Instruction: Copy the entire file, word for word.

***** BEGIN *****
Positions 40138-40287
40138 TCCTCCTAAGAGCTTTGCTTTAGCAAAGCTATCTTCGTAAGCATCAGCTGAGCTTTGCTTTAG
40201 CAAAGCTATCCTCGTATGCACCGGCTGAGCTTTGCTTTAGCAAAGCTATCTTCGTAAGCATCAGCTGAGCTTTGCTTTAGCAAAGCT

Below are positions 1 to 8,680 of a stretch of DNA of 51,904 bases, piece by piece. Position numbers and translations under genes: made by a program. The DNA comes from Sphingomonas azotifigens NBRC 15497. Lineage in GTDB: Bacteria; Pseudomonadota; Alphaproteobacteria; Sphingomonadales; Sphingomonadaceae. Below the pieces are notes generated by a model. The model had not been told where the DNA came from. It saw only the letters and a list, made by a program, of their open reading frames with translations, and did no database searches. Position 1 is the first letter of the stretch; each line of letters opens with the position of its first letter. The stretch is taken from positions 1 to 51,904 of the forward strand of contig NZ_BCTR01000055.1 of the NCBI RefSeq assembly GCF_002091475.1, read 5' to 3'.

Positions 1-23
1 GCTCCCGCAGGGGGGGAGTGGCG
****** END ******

Positions 40138-40287
40138 TCCTCCTAAGAGCTTTGCTTTAGCAAAGCTATCTTCGTAAGCATCAGCTGAGCTTTGCTTTAG
40201 CAAAGCTATCCTCGTATGCACCGGCTGAGCTTTGCTTTAGCAAAGCTATCTTCGTAAGCATCAGCTGAGCTTTGCTTTAGCAAAGCT

Below are positions 1 to 8,680 of a stretch of DNA of 51,904 bases, piece by piece. Position numbers and translations under genes: made by a program. The DNA comes from Sphingomonas azotifigens NBRC 15497. Lineage in GTDB: Bacteria; Pseudomonadota; Alphaproteobacteria; Sphingomonadales; Sphingomonadaceae. Below the pieces are notes generated by a model. The model had not been told where the DNA came from. It saw only the letters and a list, made by a program, of their open reading frames with translations, and did no database searches. Position 1 is the first letter of the stretch; each line of letters opens with the position of its first letter. The stretch is taken from positions 1 to 51,904 of the forward strand of contig NZ_BCTR01000055.1 of the NCBI RefSeq assembly GCF_002091475.1, read 5' to 3'.

Positions 1-23
1 GCTCCCGCAGGGGGGGAGTGGCG